That Full Moon Feeling

by Ashley Robin Franklin

That Full Moon Feeling reminded me what it felt like to be trying to fall in love and just unsure; ya know–oh, you’ll know when it happens! Or NOT. Relationship-ing is hard already, but what if your identities are vastly different? Should you care? And Universe forbid that one of you is a werewolf and the other a witch. Dating Apps? Blecch. When-to-call anxiety? Eew. Monthly transformations and a history of being burnt at the stake? Eek! 

Ashley Robin Franklin is a local Austin author, and a friend to the store. I like how Franklin’s smooth heavy lines lend Suzy and Jada vulnerability in spite of their recognizable competence maneuvering through their initial three dates. It was like that for me, too: embarrassing, anxious, rewarding, warm. I liked Suzy and Jada and their insistence on mutual happiness. You will, too. 


by Chip Zdarsky, illustrated by Kagan McLeod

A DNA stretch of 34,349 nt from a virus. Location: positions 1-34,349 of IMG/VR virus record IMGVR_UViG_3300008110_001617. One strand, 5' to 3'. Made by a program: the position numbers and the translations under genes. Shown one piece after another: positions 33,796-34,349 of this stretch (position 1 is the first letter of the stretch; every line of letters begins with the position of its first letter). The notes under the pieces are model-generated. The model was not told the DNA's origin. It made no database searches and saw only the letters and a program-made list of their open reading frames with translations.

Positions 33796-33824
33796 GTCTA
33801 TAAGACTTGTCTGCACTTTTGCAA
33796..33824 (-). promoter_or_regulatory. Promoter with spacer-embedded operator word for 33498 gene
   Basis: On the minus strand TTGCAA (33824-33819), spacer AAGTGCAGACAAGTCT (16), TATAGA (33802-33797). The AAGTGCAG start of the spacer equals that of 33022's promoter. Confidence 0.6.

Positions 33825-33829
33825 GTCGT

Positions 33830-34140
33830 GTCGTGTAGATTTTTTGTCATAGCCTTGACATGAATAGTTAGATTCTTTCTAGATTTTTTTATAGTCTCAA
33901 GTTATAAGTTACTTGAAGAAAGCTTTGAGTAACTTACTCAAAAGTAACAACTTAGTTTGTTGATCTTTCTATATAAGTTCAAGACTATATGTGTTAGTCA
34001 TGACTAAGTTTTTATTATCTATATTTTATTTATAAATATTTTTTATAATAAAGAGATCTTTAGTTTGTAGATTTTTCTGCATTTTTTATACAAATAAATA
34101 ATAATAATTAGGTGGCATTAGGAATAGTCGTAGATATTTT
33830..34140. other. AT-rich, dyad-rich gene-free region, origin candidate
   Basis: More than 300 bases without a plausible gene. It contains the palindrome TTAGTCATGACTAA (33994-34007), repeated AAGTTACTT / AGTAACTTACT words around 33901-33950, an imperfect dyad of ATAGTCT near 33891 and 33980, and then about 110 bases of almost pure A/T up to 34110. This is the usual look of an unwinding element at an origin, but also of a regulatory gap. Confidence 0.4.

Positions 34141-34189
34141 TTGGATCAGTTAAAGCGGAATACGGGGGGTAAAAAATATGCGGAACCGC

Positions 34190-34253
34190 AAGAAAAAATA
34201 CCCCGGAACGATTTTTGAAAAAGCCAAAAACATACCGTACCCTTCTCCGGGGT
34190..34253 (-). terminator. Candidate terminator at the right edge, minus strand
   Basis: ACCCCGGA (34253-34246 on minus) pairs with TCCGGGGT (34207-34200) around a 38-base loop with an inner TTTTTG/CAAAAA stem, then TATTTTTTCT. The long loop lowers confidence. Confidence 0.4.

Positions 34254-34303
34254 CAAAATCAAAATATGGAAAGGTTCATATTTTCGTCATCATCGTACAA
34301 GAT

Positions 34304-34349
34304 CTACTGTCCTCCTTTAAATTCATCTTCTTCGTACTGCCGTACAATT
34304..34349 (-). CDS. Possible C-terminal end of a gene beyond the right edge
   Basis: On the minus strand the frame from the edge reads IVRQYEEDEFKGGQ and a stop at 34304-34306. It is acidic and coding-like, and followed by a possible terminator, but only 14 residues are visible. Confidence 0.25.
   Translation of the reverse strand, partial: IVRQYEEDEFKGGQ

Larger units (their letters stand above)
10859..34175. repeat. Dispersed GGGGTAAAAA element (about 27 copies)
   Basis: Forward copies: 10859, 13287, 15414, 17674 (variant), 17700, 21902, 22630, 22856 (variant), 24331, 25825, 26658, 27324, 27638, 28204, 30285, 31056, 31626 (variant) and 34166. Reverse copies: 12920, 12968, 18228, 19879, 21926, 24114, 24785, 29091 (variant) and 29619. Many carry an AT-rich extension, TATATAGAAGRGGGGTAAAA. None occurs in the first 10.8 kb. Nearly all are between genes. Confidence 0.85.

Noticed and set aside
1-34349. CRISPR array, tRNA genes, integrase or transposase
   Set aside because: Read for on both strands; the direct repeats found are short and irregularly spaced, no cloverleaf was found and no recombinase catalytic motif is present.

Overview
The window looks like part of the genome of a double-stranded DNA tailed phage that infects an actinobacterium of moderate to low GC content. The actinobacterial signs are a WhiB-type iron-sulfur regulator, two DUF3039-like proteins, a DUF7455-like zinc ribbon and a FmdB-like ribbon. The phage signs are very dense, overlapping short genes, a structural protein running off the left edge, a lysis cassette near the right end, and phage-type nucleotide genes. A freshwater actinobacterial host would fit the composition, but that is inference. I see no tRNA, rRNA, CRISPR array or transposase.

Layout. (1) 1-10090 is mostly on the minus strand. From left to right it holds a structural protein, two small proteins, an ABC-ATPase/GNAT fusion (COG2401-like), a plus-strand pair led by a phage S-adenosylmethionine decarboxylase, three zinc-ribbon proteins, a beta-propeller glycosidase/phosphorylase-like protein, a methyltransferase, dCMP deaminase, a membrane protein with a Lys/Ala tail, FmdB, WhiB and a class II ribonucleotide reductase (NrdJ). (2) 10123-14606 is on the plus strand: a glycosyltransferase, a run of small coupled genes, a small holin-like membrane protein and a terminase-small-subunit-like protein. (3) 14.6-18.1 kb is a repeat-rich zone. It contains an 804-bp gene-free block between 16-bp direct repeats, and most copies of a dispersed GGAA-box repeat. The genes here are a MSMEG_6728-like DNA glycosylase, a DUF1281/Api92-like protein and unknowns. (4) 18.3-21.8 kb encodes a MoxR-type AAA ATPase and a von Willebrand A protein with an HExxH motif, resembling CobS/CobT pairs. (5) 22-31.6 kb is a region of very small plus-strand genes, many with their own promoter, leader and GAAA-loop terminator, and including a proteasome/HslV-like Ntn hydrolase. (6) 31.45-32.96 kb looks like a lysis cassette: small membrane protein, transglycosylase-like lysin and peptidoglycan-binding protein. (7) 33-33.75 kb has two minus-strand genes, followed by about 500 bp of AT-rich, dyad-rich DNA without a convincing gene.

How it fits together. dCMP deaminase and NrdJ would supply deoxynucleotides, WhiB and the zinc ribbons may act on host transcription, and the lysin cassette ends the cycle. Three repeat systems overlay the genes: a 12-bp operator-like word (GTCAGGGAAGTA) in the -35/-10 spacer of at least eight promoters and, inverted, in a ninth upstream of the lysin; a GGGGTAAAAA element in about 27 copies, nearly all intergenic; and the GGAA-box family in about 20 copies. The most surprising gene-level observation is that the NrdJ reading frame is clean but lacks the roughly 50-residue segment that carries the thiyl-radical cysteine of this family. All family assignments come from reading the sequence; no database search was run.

Somewhere between the Flash Gordon movie with its Queen soundtrack and Masters of the Universe, comes Kaptara. With its gonzo aliens, tongue-in-cheek hero designs, and a gay protagonist, Kaptara unfurls as a hilarious and high-stakes adventure. Ridiculous monsters, trumpian villains, and a hierarchy of good versus evil in some of the silliest costumes and personalities in a story with unusually high stakes, and a laugh per panel. From a duck-helmed warrior, to a ridiculously gonadal prince, to an aphorism toting encouragement orb, to his cat-costumed guide, Keith Kanga, a dilettante xeno-biologist who conned his way into and interstellar mission, learns to face his own indolence and selfish actions to become the reluctant hero. Ugh, scruples. And, ya know what? He becomes a better person.